- Ensure they have an initial understanding of how the business works, e.g., your company overview, who’s who, contacts and coaches, etc.
- Provide immediate overviews of essential systems to function from day one – e.g., email, intranet, shared drives, etc.
- Avoid passive observation such as putting the new hire in a chair next to an experienced individual to observe. Get the new employee involved right away – early talent likes to have responsibilities from day one! Even if the responsibility or process will not be something they will always do, get them plugged into the business.
With all subject areas, identify the key knowledge and skills that the individuals will need to know and map out the plan and the curricula. What timeframe do you have? 6 months? 12 months? 18 months? Whatever the answer, start with a plan. This will not be a rigid structure, it will be adjusted and adapted over time based on needs, content, and progress. You should always start with a plan.
Step Three: Create Your Curriculum Blueprint
Your blueprint is your curriculum map of the program. It allows you to see exactly what you will create in one, holistic view. Make sure you integrate a wide variety of learning opportunities and interactions in your blueprint, and leverage technology and personal connections as much as possible.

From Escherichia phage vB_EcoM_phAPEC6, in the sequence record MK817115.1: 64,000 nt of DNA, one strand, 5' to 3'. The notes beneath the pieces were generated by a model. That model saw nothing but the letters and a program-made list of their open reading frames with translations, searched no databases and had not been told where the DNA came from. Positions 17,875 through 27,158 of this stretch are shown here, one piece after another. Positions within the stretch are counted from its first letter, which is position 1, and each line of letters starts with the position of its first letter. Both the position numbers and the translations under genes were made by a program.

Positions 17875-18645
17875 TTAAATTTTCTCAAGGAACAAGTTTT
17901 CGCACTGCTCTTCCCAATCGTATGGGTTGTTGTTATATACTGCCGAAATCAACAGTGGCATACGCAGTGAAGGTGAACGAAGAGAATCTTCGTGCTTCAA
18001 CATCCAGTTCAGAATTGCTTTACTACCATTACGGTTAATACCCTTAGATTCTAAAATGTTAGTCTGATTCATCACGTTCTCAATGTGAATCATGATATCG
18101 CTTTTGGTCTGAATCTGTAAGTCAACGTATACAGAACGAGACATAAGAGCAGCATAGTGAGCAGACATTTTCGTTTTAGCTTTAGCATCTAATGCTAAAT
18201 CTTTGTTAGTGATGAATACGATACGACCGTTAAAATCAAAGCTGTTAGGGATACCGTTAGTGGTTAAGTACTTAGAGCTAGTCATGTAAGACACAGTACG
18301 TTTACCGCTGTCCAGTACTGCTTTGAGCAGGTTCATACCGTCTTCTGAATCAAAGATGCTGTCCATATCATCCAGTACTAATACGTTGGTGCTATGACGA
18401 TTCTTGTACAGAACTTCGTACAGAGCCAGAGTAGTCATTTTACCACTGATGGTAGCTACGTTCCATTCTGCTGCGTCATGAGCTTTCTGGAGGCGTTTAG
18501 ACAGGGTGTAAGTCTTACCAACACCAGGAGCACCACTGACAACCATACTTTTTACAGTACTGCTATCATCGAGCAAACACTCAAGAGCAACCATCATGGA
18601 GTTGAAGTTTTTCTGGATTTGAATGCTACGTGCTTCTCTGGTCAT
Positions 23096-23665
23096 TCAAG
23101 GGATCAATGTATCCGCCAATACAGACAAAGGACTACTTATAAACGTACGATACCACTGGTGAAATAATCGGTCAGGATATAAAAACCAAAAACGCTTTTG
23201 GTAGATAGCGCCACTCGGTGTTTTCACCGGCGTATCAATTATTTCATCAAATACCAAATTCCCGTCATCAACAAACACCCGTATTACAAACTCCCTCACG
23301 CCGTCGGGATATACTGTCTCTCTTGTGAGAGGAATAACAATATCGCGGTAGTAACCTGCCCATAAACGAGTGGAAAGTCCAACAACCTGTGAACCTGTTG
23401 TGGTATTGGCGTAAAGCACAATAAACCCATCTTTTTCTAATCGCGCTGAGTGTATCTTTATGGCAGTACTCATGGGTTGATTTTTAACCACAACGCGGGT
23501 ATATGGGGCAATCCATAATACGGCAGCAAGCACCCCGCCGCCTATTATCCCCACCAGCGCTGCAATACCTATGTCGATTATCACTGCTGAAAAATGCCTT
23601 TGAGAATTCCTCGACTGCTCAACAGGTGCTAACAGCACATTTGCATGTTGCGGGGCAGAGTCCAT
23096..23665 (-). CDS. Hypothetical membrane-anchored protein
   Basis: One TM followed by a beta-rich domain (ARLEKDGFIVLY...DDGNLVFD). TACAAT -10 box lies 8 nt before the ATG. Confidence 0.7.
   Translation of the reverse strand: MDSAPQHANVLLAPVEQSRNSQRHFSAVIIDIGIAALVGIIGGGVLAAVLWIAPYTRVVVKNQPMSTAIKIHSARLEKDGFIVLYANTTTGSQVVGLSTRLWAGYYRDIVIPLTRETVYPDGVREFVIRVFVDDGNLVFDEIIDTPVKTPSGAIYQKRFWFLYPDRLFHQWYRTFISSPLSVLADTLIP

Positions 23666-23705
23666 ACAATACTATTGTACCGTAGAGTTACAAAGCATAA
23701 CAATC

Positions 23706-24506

After you have identified and created your content categories, your next step is to identify your learning interactions. It is important to utilize a variety of interactions within your program, as content and activities will resonate differently with each of your new hires. The best way to achieve the greatest impact is to mindfully design your learning program. Now is not the time to push difficult information, your early talent training must focus on the learner and provide an experience they want to repeat time and time again.
It’s also a great idea to apply Bloom’s Taxonomy to your learning experience design, aiming for the higher levels for your early interactions with new hires. Make sure you build in activities that help employees practice to achieve desired outcomes.
We recommend considering your first early talent training program as a pilot. Sure, it is a real program, and your new hires need adequate training; but it’s always smart to expect that you will have changes in future programs. The reality is that you may adjust the program as the first cohort is in progress. And trust us, this is more than acceptable, as long as it’s for the purpose of achieving better results!
Developing Your First Early Talent Training Program for the Insurance Industry
If this is your first time creating early talent training for the insurance industry, you might feel a little overwhelmed with the amount of content and pre-planning you need to do before you get to the development stage. Here at NLP, we’ve been creating early talent training programs for the insurance sector for over twenty years, and we’re more than happy to help you kick-start your early talent training. To learn more about our bespoke learning solutions, click here. Or if you’d rather book a no-obligation chat, we’d love to hear from you! Call us on (855) 726-7315 or click here.